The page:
🎄It’s Beginning to Look A Lot Like I Need a New Job!🎄

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Contemplating a new job can leave you anxious and disheartened. It’s not something I think any of us are excited to do. It’s time consuming and a little intimidating; however, it is sometimes a must. If you’re wondering whether you’re in that boat or not, here are some key signs you need to start updating that resume:

  1. You’re getting passed over for promotions by less qualified peers. Now if you’re that millennial thinking you need to be promoted to manager after only being there for 6 months, slow your roll. I’m talking about promotions that you are qualified for and deserving of. If you’ve asked to be considered for promotions that you know are a logical progression of your skills and abilities but they keep passing over you, it might be time to start looking elsewhere. Especially if they never give you a true reason as to why they won’t consider you. A healthy and blossoming work environment will see your value, your hard work, and find joy in promoting you to a well-deserved role.
  2. You haven’t been given a raise or merit increase in over 18 months. This kind of falls into  the same philosophy as above. Many companies give at least a 3% raise annually to match inflation and honor your loyalty. Managers can see the hard work you’re making for the company. If you’re not receiving at least a cost of living increase, you need to start questioning whether you are part of a company that will allow you to grow professionally and financially. A healthy work environment and management team will recognize your hard work and want to reward you for it.
  3. Your company is hanging by a thread. One of the reasons you might not be receiving those annual increases could be because the company can’t afford it! If you’re being called by your vendors continuously for unpaid invoices, that’s a bad sign.
  4. Turnover is high. Do you have a new co-worker every 6 months? Is your manager doing anything to stop the bleeding? Unfortunately, high turnover is a reflection on company’s management and it’s not a pretty one. If this is the case where you work, it’s time to start looking.
  5. You notice the company is downsizing. Downsizing can happen for numerous reasons in a company: poor economic conditions, cost reduction, consolidation, outsourcing, etc. This doesn’t necessarily mean you are going to be included in layoffs, but it’s definitely a good idea to start updating your resume just in case.
  6. You’re being asked to do unethical tasks. This one is an obvious sign. You never want to be asked to do things that go against your moral values or put you in risk of breaking the law.
  7. You’re thinking about your lunch break before you even go into work. Do you dread Sunday nights and look forward to Friday at 5 every single week? As a millennial myself, I feel like I must call out my peers and mention it does take a while to find what you’re passionate about  and what you truly enjoy in life. Your first job out of college is not going to be your dream job. And you might not enjoy every second of every day you’re at work. That’s just a part of life.  That being said, if you’ve been at your company for at least a year and you dread work every single day, it’s time to turn on those alerts on the job boards.

Looking for a new job can be frightening, but sometimes necessary for the well-being of you and your career. If you have any other signs I didn’t mention, share them below! 

Shawn 2016 croppedWritten by: Shawn Kinard

Shawn is the Recruiting and Branding Specialist at Godshall. She has been at Godshall for over 5 years now. She graduated from Anderson University with a Bachelor of Science in Human Resource Management. She enjoys biking on the Swamp Rabbit Trail, hot yoga, and trying new recipes when she’s not in the office.

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Your All-Time Guide to Prepping for an Interview

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Have you ever finished an exam and known immediately you got an A? It’s one of the best feelings. While we can’t promise you an A on your next interview, we can promise you will go in feeling more prepared than ever before! Godshall has been in business for 50 years this year so we are your trusted experts in the field of hiring. We have come up with some of our best tips to prepare for your next interview. After reading these tips, you’ll be an expert too!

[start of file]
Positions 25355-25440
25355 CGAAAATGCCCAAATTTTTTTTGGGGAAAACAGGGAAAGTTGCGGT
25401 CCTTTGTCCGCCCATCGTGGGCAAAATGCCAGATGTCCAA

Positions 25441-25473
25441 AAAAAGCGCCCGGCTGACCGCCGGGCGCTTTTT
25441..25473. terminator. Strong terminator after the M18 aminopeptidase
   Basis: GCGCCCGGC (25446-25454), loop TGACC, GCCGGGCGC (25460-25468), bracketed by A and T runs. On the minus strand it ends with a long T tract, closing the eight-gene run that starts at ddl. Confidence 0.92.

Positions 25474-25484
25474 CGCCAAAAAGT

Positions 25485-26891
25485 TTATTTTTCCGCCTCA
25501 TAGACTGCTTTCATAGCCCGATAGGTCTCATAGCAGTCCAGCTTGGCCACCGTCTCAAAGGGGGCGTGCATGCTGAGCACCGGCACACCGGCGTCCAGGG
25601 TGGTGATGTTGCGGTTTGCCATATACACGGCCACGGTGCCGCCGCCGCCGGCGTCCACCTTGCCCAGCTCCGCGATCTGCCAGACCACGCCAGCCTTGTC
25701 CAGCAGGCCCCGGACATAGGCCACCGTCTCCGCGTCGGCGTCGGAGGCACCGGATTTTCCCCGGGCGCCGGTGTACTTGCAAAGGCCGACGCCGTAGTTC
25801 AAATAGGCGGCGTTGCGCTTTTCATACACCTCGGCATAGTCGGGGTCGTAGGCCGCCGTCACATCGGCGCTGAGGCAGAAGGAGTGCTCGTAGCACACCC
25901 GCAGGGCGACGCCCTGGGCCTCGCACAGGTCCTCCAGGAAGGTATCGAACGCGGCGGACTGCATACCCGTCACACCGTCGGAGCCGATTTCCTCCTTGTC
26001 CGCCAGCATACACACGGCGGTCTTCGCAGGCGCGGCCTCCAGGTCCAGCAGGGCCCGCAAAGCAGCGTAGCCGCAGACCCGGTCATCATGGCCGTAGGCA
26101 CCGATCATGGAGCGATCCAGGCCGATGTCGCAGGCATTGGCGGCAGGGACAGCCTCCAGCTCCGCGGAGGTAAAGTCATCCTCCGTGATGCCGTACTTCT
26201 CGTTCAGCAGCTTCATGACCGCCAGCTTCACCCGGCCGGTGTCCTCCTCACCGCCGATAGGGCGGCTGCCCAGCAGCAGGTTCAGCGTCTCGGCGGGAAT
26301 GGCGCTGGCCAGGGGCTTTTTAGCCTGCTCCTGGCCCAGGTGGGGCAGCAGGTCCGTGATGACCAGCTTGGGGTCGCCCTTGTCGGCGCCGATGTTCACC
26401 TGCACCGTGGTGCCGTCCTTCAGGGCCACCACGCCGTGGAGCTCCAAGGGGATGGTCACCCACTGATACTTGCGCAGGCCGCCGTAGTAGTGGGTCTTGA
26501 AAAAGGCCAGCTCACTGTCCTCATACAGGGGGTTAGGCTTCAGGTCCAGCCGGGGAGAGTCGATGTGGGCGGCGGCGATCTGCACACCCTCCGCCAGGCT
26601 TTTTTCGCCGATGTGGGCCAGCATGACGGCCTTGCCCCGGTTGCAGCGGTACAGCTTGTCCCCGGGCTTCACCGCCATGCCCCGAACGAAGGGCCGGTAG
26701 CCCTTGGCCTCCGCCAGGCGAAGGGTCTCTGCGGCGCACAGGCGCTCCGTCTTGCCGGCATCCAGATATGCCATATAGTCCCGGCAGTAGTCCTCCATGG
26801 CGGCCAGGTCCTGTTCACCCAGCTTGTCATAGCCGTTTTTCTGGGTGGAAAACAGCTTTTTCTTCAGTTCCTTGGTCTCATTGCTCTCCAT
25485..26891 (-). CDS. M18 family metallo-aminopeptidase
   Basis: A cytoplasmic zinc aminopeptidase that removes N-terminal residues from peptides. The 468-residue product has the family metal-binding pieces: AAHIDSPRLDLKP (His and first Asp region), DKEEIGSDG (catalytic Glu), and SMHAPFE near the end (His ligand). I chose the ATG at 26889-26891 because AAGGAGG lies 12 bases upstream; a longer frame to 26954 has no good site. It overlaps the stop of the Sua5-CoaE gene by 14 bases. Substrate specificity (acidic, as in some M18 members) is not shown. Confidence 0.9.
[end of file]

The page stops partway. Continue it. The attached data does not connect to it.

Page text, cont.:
1. Researching, i.e., Stalking. Let’s be honest, we’ve all surprised ourselves at how good we are at stalking. Thanks to social media, you now can uncover a person’s entire life story without even knowing their last name. So why not put those stalking skills to good use? Your goal is to go in feeling like you already work there! Make sure to research the following:
    • The company:
      1. How long have they been around?
      2. How many employees do they have?
      3. Who are their competitors?
      4. What do they do?
      5. Have they been in the news recently?
    • The interviewers:
      1. What is their job title?
      2. Check them out on LinkedIn and other social media outlets to see what they’re like, how long they’ve been in that role, and any other interesting info.
      3. Google them to see if they are in the news.
  2. Study the Job Description. Sometimes companies do not provide the most detailed job description. When they do, make sure you truly understand the job and what you will be doing. Nothing says a lack of detail and understanding quite like telling an interviewer you’re not much of a desk person when you’re interviewing for an accounting position. #notwinning  Also, compare your previous experience with this new role so when they ask why they should hire you, you’ve got the hard facts.
  3. Dress the part. The company and market will determine what you should wear. For about 90% of interviews, traditional business attire is acceptable. When you’re interviewing for marketing agencies or young start up companies, you might be able to branch out a little and show your creativity. Your recruiter should be able to guide you. Once you have your outfit picked out, put it on a few days before. Have someone else critique it to make sure it all looks good. Make sure everything is spotless and perfectly ironed.  Also, it’s a good idea to plan a back-up outfit in case your coffee decides to go crazy. Your goal is to leave your home feeling confident and on point from head to toe. 💯
  4. Know where you’re going ahead of time. Thanks to Google Maps, you can now see an overhead and street view of the company. Once you have an idea of what the building looks like, find directions from your home to the company. You might even want to print or screenshot those directions just in case. Finally, drive that exact route to make sure there aren’t any road closings, heavy traffic areas, or anything else that might delay your commute the day before. Showing up late for an interview is not professional.